“Jeenal!” he exclaimed. “Everything’s going to be alright. Boss is an excellent surgeon and he’s planned everything in detail.”
Jeenal smiled. Her brother clutched her hand, whilst holding on to the same polythene bag.
Dr. P politely enquired about the contents of the polythene bag, glanced at the prescription for the surgery and winced.
“How could anyone prescribe all this material worth thousands of rupees to this family? Haven’t they spent enough on her treatment already,” Dr. P mumbled to me in an tone that was inaudible to Jeenal and her brother.
Dr. P promptly called the chief resident to make arrangements for the surgical material. Jeenals brother was instructed to return all the material and retrieve the money that had been spent.
Jeenal was moved to tears. She’d repeatedly mentioned to us of the financial burden facing her family, due to her illness. Dr. P had the maturity to understand the sacrifice of her family and waive off the charge of surgical materials.
“I hope the both of you will be in the operating room while I’m being operated upon. I trust you two the most!” Jeenal pleaded.
Unfortunately, neither of us could be in the operating room while she was being operated. However, we did step into the ward to wish her luck, just prior to her being taken into the OT for surgery.
Jeenal had become a part of Dr. P’s and my residency. The three of them were our family in that hospital, a place where every doctor is treated in a ruthless and relentless manner. Jeenal and her family understood our travails and helped us out at every step along the way, while she was in the hospital. Be it carrying our instruments around while we rounded patients, or packing some food for us, when we were on emergency duty, with a seemingly never ending ingress of patients.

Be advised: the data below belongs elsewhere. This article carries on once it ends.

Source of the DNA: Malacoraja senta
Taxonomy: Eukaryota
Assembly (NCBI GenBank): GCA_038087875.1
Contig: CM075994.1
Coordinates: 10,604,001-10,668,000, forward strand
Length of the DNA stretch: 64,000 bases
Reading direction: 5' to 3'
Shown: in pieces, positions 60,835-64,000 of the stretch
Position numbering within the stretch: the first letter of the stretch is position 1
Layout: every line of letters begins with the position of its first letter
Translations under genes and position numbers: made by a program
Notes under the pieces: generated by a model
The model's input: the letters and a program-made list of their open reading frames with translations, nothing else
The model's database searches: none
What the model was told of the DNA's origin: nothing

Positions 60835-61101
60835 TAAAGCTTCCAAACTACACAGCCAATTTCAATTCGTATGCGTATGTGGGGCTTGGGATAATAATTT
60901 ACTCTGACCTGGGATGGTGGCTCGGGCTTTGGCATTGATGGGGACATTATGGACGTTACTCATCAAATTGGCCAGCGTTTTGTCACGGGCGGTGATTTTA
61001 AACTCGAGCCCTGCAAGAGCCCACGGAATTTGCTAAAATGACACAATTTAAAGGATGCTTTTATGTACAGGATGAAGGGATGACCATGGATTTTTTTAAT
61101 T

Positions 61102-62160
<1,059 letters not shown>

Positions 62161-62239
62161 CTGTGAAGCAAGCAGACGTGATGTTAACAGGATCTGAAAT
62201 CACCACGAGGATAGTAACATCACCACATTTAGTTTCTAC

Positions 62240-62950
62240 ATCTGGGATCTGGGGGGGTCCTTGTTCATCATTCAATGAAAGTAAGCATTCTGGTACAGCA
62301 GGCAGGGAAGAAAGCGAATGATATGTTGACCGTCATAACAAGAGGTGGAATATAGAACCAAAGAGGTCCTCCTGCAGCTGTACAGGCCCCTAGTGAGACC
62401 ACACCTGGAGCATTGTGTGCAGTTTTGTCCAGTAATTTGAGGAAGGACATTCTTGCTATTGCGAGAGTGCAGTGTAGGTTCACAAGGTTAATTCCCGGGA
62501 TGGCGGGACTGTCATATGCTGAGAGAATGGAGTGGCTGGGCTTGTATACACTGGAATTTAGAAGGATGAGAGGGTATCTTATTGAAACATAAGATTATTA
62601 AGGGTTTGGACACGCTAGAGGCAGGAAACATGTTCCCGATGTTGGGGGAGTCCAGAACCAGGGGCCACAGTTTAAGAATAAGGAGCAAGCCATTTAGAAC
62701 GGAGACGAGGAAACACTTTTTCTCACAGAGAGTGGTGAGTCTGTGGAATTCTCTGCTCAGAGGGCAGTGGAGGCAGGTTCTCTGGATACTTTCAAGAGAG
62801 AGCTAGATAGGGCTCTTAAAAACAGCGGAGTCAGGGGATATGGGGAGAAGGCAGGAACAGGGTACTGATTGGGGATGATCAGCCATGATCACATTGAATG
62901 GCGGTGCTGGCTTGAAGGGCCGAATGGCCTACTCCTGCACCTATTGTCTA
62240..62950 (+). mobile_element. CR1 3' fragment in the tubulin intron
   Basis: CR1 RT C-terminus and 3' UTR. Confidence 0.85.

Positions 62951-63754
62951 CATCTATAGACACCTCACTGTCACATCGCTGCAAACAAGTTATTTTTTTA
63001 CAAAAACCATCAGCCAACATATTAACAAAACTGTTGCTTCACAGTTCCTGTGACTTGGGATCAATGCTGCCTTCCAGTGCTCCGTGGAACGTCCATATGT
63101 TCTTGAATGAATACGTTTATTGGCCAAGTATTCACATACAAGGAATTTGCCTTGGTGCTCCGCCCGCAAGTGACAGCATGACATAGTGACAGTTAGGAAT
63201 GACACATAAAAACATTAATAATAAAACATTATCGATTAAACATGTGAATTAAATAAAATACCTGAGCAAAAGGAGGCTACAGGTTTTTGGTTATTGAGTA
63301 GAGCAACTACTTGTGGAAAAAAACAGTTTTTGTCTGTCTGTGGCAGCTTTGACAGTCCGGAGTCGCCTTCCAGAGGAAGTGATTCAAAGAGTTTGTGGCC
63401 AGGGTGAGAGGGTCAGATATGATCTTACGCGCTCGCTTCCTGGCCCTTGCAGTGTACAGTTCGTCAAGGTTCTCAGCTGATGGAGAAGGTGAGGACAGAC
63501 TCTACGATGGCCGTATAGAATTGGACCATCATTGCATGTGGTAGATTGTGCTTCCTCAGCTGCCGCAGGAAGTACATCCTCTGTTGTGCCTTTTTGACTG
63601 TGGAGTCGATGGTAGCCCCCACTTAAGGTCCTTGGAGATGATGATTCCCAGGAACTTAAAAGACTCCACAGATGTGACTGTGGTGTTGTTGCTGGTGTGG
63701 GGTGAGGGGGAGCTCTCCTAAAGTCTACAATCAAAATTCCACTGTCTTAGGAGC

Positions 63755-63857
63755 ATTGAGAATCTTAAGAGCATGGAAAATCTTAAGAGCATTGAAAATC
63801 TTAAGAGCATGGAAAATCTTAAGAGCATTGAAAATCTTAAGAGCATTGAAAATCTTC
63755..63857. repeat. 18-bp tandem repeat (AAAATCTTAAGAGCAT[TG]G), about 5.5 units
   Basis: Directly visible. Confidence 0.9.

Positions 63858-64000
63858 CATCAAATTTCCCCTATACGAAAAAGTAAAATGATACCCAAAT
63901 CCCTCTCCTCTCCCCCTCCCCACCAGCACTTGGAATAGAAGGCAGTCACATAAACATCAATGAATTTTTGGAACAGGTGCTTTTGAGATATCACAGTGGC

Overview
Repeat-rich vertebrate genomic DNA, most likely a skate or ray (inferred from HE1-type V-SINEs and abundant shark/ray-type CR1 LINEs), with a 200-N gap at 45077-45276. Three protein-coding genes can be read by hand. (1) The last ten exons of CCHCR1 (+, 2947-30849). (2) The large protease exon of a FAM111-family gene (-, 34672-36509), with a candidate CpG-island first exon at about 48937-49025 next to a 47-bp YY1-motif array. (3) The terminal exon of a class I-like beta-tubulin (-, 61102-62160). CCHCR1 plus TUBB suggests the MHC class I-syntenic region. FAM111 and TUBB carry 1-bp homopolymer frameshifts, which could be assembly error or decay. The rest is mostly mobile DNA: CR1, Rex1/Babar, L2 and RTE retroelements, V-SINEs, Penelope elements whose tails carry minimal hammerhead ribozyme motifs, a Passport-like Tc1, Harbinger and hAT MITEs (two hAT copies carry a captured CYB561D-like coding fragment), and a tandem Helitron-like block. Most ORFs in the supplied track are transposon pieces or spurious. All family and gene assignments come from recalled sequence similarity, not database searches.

Jeenal was operated upon, laparoscopically (minimally invasive), as she was concerned about the scars that it would leave behind on her abdomen.
A fugacious stay in the Surgical Intensive Care Unit (SICU), was followed by a transfer to the general ward.
The clishmaclaver of the ward patients, a point of annoyance in the past, suddenly felt like music to her ears.
Two days after surgery, all the invasive tubes had been removed and Jeenal was walking around the ward and even sipped on water. The eudemonic pleasure of taking something (read:anything) orally was unparalleled.
Jeenal insisted on a discharge before her birthday, which happened to fall on the sixth post-operative day. However, on the fifth day post-surgery, Jeenal developed a fever, albeit a mild one. One that disappeared after its first appearance, flattering to deceive.
Inspite of the fever she had developed, Jeenal insisted on going home the next day, to celebrate her birthday. The crest of her tantrums forced everyone in the unit to bow down to her demands, and Jeenal was discharged on the sixth day post-surgery, without a hint of fever, albeit reluctantly. She was strictly instructed to follow up 2 days after discharge, in the ward, with the unit head.
The morning of her discharge, Jeenal had dressed up and ordered cake. She cut the cake in the presence of the nurses, her mother, Dr. P and myself. Her brother had planned an elaborate birthday party for her at home.
Jeenal’s gambol knew no bounds. This was her happiest moment since that fatal day seven months ago, when she’d ingested the corrosive poison.
She waved at us as she left the ward. But, something told me that this wasn’t the last time we’d see her as a patient!
(to be continued…)